Recall petitions Polis

The petitions to recall Gov. Jared Polis, but organizers fell short of the number required to put the recall on the ballot. Photo by Marianne Goodland, Colorado Politics.

They’re baaaack.

The Resist Polis PAC, one of two groups that led the effort during the summer to collect petition signatures to recall Gov. Jared Polis, is taking another shot at political action and plan to take their fight to the state Capitol.

“Colorado Politics will never be the same again,” the Recall Polis website (which is run by the Resist Polis PAC) said as the group announced Monday that it  has rebranded itself as the Colorado Freedom Force.

It also registered a new independent expenditure committee called the Colorado Freedom Fund and is trying to persuade those who gave money, time and effort to keep up the fight, although whether another recall is on organizers’ minds isn’t clear.

And the group is already generating confusion, since the name of the independent expenditure committee is similar to a name used by  three other groups, including a Denver-based charity.

The charity's Colorado Freedom Fund is a group registered with the Secretary of State’s business filings that is dedicated to helping people who can’t afford bail to get out of jail.

“NOPE!” said a representative of the charity, when asked if they were affiliated with the Colorado Freedom Force. “We are absolutely not involved with any recall efforts against the governor — or anyone else,” the group said in an email to Colorado Politics.

Two other campaign finance committees with the same Colorado Freedom Fund name — one a political committee and the other a small donor committee — are listed in the Secretary of State’s TRACER campaign finance database. Those committees — both formed in 2015 — are based in Colorado Springs and support statewide candidates for the Colorado House, Colorado Senate and county commissioners, primarily Republican and unaffiliated candidates who support conservative values.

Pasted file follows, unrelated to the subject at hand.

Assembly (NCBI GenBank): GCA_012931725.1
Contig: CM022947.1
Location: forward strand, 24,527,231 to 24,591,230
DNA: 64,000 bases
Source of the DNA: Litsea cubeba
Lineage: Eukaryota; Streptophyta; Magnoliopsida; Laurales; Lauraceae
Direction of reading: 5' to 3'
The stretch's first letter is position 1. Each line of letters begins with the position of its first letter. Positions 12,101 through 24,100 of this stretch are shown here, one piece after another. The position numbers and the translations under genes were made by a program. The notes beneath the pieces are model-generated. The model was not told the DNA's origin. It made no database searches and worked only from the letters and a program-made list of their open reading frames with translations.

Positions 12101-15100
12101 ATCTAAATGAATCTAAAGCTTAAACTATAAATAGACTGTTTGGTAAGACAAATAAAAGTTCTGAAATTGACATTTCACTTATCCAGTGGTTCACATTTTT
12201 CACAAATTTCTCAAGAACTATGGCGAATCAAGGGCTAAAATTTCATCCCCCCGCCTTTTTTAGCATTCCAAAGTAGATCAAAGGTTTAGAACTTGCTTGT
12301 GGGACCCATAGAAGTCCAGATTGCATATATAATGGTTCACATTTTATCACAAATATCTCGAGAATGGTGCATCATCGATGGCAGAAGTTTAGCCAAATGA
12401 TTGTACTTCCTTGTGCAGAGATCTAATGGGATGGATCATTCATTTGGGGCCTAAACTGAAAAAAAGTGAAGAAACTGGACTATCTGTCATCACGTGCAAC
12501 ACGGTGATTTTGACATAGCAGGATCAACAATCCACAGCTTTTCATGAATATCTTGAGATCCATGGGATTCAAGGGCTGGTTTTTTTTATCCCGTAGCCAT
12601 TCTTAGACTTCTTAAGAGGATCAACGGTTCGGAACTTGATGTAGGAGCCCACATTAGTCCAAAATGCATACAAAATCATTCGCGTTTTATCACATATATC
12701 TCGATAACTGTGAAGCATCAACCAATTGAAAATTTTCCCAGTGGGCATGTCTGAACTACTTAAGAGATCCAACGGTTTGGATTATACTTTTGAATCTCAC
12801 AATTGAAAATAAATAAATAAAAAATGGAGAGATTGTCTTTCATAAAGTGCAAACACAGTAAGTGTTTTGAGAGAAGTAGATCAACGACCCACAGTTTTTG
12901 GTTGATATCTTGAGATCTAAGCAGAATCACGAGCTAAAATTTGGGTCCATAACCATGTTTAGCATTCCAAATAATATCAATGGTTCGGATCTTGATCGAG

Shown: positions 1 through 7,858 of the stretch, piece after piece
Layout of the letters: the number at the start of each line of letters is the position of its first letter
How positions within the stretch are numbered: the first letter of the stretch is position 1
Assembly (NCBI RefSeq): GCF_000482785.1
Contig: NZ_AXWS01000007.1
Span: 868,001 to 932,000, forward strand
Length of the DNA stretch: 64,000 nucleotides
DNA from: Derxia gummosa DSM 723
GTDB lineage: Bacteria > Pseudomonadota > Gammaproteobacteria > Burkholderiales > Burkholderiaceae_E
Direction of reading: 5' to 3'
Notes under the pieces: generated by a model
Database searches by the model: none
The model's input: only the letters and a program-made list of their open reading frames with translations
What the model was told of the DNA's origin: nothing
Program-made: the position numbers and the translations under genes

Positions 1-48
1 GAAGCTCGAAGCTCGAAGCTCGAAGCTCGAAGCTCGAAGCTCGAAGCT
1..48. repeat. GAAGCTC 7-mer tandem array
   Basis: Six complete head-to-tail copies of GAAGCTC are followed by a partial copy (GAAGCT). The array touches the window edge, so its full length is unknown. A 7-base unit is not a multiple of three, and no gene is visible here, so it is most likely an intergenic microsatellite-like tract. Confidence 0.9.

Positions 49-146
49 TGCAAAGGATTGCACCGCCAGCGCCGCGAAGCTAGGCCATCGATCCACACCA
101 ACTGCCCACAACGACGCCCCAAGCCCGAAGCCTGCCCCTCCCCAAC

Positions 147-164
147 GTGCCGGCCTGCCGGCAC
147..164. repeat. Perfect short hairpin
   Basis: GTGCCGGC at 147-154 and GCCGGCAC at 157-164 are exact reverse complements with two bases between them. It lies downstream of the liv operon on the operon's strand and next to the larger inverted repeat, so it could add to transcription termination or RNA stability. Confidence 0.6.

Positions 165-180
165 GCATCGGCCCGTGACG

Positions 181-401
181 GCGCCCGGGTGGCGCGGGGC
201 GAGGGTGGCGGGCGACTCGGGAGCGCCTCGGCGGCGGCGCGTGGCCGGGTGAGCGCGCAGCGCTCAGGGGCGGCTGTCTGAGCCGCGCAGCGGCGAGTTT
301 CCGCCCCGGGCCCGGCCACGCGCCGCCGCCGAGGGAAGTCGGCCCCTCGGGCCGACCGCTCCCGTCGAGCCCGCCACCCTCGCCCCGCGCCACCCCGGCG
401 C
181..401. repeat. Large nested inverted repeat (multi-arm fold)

The Freedom Fund IEC says it will support “certain efforts of the Colorado Freedom Force, including the recalls of local and statewide elected officials regardless of party affiliation.”

The Fund’s registered agent, Nancy Palozzi, was a leader of the recall effort against Democratic state Sen. Brittany Pettersen of Lakewood. The group abandoned the recall effort a week before petitions were due to the Secretary of State.

Whether previous supporters will be willing to go another round on recalls is up for debate. Comments on the group’s main Facebook page show many who are as committed as ever to the effort, but several indicated they are not quite ready to go for another recall. Said one, “I already donated and got robbed. Not going through that again.”

Linda Pieper commented on Recall Polis Facebook page, which doubles as the Freedom Force Facebook page, that “the first time was such a waste for all that worked so hard and long. I’m praying that this time will bring success in ridding our state of POLIS.” She later added that the waste she was referring to was not the effort itself. “The waste was how the dems hijacked and disrupted an honest and just cause,” she wrote.

And the confusion over just who did what is still apparent. Some said they had given to the recall group, when they meant the Official Recall Gov. Jared Polis group, which gave $11,000 of its donor money to its staff as gifts and was never involved in the petition effort during the summer.

Colorado Freedom Force’s unveiling was announced Monday by Jan Coombs-Cook, a political activist who co-founded Get Er Done Right Colorado last year. That group protested a proposed bill on supervised injection sites at last January’s annual Martin Luther King Jr. parade, which drew complaints about the timing, including from the Denver Republican Party.

In the Monday announcement, Coombs-Cook said the group’s mission is to "organize a grassroots army to protect Coloradans’ freedoms and respond to the radical agenda that’s being pushed" by Polis and Democratic leadership in the Legislature.

The website says that “tremendous lessons were learned during the recalls of 2019. Collectively, that experience is just the beginning of numerous possibilities.”

Those who join “the Force” would be an “essential part of Colorado’s statewide, standing army of freedom fighters, ready to take action to save our state.” The website suggests that the action could include gathering initiative or referendum petition signatures, testifying at the Capitol or educating voters about candidates.

As to donations, the website said Colorado Freedom Force has applied for 501(c)(4) status with the Internal Revenue Service. That’s a designation best known for social welfare organizations, and under IRS rules a social welfare organization may engage in “some political activities, so long as that is not its primary activity.” A 501(c)(4) designation means the group can also keep its donors confidential on IRS forms. But that isn’t the case for reporting within Colorado’s campaign finance system.

Last month, the Resist Polis PAC paid a $2,300 fine for failing to properly disclose donors who had contributed $20 in cash and received in exchange a “Polis Penny” that kept the donation under the minimum $20 for reporting donor information.

The announcement said the group will launch events during the Nov. 18 weekend and throughout the rest of the month.

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